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French Society during the late Eighteenth Century

Last Updated : 11 Mar, 2024
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French Society during the late Eighteenth Century: French society was divided into three classes, which were known as Estates. The first estate was known as the clergy, the second estate was known as being of the nobility, and the third estate included the rest of the population including the peasants and the middle-class professionals and merchants.

The first and second estates formed the privileged sections. They had most of the land even though they formed a minor portion of the population, all the important positions of the state were held by them and were mostly exempted from paying taxes. The third estate had received no privileges and was heavily taxed by the state and was imprisoned if the taxes were not paid on time. The peasants also had to perform compulsory unpaid services. Merchants and professionals of the middle classes were denied social parity and political rights. Hence, French society in the 18th century was characterized by extreme inequalities between those privileged and those not.

French Society During the Late Eighteenth Century

The French society of estates was part of the feudal system that dated back to the Middle Ages. “Old Regime” is the term usually used to describe the society and institutions of France before 1789. About 60 percent of the lands were owned by nobles, the Church, and other richer members of the third estate.

The members of the first two estates enjoyed certain privileges by birth. Most important of which was exemption from paying taxes to the state. The nobles also enjoyed feudal privileges; which included feudal dues, which were extracted from peasants. Peasants were mostly obliged to offer services to the lord- work in his house and fields, serve the army or participate in construction activities.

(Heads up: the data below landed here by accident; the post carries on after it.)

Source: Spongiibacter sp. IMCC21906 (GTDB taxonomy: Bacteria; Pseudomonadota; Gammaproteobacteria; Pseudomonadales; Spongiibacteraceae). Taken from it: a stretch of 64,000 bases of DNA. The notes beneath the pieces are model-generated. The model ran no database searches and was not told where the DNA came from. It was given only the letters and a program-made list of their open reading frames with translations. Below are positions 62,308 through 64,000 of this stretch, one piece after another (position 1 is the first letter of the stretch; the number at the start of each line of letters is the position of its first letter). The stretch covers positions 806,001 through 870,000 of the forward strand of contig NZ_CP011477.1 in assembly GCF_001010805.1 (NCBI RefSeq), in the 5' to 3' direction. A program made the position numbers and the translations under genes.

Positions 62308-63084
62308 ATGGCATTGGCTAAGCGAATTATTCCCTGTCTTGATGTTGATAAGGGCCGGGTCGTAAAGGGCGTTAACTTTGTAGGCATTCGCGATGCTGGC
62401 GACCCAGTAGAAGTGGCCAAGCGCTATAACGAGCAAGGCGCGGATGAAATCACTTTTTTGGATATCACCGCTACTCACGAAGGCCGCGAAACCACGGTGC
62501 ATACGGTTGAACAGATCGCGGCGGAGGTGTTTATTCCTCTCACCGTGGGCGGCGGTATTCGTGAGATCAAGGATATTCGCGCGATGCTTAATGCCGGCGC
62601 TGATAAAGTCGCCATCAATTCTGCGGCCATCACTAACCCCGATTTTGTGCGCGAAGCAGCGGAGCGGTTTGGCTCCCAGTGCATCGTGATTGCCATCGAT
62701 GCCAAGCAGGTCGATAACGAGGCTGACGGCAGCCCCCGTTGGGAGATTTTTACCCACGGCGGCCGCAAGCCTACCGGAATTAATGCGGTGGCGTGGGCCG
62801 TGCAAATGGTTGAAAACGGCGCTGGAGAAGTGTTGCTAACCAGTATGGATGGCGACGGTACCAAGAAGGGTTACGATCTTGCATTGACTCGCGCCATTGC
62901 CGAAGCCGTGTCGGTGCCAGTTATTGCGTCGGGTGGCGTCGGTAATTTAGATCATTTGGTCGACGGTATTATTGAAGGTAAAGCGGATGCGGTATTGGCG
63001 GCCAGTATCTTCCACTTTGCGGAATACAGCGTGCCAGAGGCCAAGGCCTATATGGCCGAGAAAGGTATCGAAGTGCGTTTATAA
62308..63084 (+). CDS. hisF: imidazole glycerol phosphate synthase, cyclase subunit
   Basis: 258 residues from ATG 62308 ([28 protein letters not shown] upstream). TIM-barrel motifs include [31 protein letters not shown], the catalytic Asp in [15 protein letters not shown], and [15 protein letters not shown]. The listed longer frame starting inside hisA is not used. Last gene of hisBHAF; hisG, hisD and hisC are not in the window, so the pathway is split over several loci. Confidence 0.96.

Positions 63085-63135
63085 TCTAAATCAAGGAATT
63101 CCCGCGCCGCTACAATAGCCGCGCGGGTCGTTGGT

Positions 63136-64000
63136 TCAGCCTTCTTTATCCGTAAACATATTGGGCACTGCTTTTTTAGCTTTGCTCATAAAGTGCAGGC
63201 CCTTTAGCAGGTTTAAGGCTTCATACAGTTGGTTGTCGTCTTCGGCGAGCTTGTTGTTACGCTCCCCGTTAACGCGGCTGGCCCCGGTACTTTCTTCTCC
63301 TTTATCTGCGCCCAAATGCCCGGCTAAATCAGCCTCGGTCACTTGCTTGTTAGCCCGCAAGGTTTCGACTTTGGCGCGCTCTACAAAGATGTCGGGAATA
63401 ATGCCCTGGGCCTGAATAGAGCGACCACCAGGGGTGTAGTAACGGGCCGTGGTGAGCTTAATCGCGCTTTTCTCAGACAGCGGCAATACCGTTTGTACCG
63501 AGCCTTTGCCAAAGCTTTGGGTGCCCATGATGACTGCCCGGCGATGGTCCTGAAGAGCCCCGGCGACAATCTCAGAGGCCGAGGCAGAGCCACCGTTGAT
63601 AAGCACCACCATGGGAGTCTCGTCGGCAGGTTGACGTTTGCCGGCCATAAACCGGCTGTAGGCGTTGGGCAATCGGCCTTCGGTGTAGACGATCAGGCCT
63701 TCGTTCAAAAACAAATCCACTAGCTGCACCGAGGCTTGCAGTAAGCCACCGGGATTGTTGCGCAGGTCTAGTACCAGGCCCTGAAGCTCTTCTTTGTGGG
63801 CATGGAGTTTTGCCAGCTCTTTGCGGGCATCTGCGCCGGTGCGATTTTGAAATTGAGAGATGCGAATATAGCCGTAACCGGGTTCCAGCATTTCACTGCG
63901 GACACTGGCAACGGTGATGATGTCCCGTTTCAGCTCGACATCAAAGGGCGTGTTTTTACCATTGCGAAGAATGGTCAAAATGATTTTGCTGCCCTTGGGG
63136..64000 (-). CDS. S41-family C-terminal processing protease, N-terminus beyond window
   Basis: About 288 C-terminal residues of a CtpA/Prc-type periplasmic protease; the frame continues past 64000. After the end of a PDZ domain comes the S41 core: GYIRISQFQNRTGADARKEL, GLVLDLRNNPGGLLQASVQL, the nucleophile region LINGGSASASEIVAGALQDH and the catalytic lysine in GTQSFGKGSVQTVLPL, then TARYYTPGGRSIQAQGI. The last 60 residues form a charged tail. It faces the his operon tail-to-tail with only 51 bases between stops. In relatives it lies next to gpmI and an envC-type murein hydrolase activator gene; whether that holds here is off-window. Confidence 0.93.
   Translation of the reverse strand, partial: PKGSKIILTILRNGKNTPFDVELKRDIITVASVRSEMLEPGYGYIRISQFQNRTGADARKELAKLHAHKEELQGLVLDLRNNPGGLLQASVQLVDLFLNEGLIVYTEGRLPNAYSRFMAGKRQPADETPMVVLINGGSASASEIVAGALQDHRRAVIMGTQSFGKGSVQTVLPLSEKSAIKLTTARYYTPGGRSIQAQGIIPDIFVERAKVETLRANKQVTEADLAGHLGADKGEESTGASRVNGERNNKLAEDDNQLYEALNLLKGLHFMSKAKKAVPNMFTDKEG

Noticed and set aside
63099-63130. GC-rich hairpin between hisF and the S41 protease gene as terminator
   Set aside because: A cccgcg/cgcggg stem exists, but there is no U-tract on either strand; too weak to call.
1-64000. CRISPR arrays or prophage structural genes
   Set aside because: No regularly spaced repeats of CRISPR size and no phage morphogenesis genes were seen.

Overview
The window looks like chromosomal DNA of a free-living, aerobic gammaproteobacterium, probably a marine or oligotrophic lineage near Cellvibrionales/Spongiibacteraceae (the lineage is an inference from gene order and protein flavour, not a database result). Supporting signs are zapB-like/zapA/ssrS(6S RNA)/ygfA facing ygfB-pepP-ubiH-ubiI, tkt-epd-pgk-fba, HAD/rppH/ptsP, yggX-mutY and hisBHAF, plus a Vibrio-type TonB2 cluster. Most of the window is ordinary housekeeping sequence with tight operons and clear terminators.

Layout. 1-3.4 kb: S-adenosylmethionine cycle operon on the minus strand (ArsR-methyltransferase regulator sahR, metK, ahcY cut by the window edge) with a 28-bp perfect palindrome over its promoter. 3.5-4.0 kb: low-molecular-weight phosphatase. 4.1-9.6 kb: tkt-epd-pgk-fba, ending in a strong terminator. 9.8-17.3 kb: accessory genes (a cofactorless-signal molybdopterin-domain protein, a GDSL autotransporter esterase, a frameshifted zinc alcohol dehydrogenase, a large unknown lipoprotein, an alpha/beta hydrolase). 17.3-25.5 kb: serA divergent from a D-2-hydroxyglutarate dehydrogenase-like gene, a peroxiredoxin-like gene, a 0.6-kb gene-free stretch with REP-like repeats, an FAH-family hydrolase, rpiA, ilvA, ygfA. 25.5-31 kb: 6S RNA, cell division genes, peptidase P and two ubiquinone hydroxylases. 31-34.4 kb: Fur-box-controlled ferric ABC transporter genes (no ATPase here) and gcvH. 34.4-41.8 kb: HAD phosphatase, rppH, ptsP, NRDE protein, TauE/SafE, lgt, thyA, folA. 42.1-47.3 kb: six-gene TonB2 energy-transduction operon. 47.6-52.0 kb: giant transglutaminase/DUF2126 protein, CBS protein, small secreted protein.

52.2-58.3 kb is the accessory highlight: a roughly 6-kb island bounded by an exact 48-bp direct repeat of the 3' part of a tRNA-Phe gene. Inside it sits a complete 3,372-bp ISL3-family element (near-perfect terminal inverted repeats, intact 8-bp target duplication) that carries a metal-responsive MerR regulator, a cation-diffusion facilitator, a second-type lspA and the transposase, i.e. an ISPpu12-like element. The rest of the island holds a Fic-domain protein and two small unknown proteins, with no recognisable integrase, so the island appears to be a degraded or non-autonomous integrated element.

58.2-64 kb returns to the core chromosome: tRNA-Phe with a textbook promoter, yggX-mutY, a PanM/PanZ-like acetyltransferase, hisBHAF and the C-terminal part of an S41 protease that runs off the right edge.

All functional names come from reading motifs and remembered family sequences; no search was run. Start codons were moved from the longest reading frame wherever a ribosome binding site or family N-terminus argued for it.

When Louis XVI ascended to the throne of France in 1774, he inherited a realm burdened with severe financial problems. The French monarchy’s treasury was indeed nearly empty, a crisis that had been brewing for decades due to various factors.The financial crisis was a critical factor that led to the French Revolution, profoundly altering the course of French history and the monarchy’s fate, including that of Louis XVI himself.

The Church also extracted its share of taxes known as tithes from the peasants and finally all the members of the third estate had to pay taxes to the state; which included a direct tax called taille, and a number of indirect taxes which were imposed on articles of even daily use. The burden of financing activities of the state through taxes was borne by the third estate.

French society

Three Estates

During the late eighteenth century, French society was separated into three homes:

First Estate

Church had a location with the fundamental bequest of that time French society. Ministry had been the gathering of people who had been associated with the exquisite capacities in the congregation like dads and exclusive men and women from tfhe congregation.

Second Estate

Respectability had a vicinity with the 2nd domain of the late eighteenth-century French society. Respectability was genetic and as a result, a person should get honorability using birth. Nonetheless, the new people had been moreover granted honorability by way of authorities after settling weighty fees or by using giving incredible administrations to the government. That implies honorability could be bought too.

Third Estate

The 0.33 domain of then French society was additionally remoted into three classes. Huge finance managers, dealers, court authorities, legal counselors and so, forth had a vicinity with the predominant classification of the third bequest. Workers, the craftsman had a place in the subsequent classification. Little workers, landless employees, and employees had a region with the 0.33 class of 0.33 bequest. These had been viewed as the most minimal category in the customary public. Individuals from the 0.33 domain needed to cover exclusive types of charges. 

Struggle to Survive

The population of France increased from 23 million in 1715 to 28 million in 1789, which led to a rapid increase in the demand for food grains and the production of food grains couldn’t keep pace with the demand for it. So, eventually the price of bread which was a staple diet of the majority; rose rapidly.